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In 1960 the government of Trinidad invited V. S. Naipaul to revisit his native country and record his impressions. In this classic of modern travel writing he has created a deft and remarkably prescient portrait of Trinidad and four adjacent Caribbean societies–countries haunted by the legacies of slavery and colonialism and so thoroughly defined by the norms of Empire that they can scarcely believe that the Empire is ending.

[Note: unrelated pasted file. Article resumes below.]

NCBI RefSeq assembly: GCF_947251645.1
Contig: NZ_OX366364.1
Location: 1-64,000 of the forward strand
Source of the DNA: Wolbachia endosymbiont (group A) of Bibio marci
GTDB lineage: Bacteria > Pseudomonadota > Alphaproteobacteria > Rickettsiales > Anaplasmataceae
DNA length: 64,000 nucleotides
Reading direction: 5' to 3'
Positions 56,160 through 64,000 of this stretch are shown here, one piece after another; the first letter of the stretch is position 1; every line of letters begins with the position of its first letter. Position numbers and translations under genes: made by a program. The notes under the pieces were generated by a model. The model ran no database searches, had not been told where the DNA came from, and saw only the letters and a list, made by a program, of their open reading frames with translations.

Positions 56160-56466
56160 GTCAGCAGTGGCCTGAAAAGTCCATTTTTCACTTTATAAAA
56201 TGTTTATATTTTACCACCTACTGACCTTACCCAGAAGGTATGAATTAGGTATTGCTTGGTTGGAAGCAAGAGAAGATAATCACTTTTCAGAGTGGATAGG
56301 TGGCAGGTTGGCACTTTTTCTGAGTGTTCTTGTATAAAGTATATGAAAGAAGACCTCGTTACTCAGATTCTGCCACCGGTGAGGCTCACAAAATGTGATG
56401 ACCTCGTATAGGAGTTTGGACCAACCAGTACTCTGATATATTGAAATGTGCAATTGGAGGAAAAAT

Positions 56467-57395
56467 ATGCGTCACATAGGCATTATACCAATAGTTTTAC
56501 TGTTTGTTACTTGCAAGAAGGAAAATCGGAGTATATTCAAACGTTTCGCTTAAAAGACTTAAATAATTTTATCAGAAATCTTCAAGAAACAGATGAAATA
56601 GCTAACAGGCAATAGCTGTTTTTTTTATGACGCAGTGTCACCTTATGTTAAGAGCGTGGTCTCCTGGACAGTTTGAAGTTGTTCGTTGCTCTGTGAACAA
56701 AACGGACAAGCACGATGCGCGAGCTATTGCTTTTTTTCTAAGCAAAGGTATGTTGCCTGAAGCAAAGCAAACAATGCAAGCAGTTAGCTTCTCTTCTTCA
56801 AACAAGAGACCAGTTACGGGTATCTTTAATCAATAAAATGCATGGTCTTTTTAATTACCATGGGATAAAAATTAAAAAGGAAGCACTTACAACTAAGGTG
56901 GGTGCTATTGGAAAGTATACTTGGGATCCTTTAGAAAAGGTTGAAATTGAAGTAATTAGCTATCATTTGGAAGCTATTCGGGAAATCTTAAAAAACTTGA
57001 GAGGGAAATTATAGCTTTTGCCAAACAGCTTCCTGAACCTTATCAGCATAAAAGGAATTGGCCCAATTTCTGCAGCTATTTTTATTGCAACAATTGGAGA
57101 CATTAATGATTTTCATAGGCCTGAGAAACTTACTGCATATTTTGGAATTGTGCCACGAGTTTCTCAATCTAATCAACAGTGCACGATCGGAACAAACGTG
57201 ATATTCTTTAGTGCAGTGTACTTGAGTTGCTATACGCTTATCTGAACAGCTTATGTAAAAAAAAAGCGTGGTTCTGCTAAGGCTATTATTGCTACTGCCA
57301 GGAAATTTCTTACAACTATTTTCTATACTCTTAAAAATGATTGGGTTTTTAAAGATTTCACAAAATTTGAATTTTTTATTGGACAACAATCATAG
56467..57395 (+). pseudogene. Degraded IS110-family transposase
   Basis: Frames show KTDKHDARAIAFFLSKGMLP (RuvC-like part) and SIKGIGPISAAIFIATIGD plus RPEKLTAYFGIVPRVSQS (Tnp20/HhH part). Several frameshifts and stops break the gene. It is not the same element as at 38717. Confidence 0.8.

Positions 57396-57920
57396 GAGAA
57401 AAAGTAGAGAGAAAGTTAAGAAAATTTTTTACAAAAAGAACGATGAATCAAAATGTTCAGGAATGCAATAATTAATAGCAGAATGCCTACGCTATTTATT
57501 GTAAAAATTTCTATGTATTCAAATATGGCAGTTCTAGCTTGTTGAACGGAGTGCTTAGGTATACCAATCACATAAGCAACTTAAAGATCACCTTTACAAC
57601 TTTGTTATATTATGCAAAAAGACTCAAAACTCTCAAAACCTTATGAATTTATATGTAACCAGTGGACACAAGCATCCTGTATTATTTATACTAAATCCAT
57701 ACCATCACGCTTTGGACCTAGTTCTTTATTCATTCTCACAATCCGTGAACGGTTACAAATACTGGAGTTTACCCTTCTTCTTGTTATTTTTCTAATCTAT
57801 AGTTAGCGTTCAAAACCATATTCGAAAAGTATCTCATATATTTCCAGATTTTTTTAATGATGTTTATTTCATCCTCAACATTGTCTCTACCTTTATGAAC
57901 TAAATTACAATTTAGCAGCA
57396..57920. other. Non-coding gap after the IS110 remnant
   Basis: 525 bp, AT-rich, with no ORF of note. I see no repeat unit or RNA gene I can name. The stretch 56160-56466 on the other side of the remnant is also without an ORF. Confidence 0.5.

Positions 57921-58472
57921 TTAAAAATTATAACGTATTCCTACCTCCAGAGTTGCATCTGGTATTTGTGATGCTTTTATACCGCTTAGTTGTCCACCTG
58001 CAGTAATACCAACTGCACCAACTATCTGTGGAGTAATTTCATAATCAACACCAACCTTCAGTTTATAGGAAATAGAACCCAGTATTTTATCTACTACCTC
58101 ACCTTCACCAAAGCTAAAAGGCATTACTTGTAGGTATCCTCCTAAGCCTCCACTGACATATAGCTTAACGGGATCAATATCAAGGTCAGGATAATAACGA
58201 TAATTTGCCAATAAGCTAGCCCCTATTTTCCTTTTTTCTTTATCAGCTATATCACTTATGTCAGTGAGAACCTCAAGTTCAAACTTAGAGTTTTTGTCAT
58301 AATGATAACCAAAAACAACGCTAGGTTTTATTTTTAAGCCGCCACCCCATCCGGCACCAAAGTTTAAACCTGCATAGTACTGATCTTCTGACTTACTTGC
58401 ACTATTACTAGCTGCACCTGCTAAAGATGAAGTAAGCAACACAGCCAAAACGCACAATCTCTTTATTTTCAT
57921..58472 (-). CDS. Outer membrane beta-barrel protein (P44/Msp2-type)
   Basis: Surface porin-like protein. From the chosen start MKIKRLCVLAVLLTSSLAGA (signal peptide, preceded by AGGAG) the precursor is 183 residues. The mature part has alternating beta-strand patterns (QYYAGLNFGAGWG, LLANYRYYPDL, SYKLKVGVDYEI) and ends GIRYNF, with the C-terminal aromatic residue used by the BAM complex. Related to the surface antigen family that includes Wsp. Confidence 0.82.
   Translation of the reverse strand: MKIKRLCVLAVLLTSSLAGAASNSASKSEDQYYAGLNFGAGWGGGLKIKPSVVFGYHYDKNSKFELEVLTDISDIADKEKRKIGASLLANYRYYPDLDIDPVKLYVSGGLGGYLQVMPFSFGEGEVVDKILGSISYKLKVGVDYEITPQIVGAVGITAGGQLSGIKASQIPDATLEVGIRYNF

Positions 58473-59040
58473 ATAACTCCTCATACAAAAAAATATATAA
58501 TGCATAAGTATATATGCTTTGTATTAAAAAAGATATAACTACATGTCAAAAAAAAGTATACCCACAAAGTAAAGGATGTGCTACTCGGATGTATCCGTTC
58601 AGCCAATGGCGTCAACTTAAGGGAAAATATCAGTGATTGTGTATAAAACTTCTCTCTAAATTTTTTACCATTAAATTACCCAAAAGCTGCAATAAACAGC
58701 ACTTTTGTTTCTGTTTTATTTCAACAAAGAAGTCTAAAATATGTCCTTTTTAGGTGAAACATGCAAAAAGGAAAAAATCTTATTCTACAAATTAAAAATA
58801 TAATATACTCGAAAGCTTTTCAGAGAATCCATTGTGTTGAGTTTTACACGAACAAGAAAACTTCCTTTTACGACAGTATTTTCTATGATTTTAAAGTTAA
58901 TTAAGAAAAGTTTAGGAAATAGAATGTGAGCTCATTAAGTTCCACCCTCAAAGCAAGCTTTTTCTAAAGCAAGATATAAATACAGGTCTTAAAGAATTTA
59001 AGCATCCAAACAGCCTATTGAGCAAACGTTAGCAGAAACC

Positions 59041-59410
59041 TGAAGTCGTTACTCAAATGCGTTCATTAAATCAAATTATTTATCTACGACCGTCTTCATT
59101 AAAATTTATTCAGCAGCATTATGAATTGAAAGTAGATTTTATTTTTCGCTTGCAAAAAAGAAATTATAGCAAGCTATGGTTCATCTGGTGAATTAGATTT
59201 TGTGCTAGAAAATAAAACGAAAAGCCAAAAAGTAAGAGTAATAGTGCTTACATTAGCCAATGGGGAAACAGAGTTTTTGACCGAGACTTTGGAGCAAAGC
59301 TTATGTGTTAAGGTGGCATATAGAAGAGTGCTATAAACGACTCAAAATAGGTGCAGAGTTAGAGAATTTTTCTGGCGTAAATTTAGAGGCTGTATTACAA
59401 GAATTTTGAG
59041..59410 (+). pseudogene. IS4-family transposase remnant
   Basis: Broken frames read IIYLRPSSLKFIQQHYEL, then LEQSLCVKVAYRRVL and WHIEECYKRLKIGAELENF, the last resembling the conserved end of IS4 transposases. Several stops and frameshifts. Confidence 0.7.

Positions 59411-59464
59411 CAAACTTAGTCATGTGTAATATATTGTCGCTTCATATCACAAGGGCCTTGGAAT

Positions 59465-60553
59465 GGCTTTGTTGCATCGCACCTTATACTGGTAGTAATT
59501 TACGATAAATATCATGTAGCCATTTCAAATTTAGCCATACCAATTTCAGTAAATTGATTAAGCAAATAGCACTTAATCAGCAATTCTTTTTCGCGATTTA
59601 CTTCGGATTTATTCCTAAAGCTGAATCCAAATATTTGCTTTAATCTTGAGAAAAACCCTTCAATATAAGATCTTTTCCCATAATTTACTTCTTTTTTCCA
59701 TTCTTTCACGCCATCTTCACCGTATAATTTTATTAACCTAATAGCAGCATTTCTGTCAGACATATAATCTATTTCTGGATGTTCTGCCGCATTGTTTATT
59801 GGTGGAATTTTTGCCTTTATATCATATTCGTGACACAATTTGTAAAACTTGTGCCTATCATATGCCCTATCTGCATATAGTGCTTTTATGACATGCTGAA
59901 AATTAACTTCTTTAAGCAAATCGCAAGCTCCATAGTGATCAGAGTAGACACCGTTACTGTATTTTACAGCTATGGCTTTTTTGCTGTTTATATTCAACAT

In The Middle Passage, Naipaul watches a Trinidadian movie audience greeting Humphrey Bogart’s appearance with cries of “That is man!” He ventures into a Trinidad slum so insalubrious that the locals call it the Gaza Strip. He follows a racially charged election campaign in British Guiana (now Guyana) and marvels at the Gallic pretension of Martinique society, which maintains the fiction that its roads are extensions of France’s routes nationales. And throughout he relates the ghastly episodes of the region’s colonial past and shows how they continue to inform its language, politics, and values. The result is a work of novelistic vividness and dazzling perspicacity that displays Naipaul at the peak of his powers.

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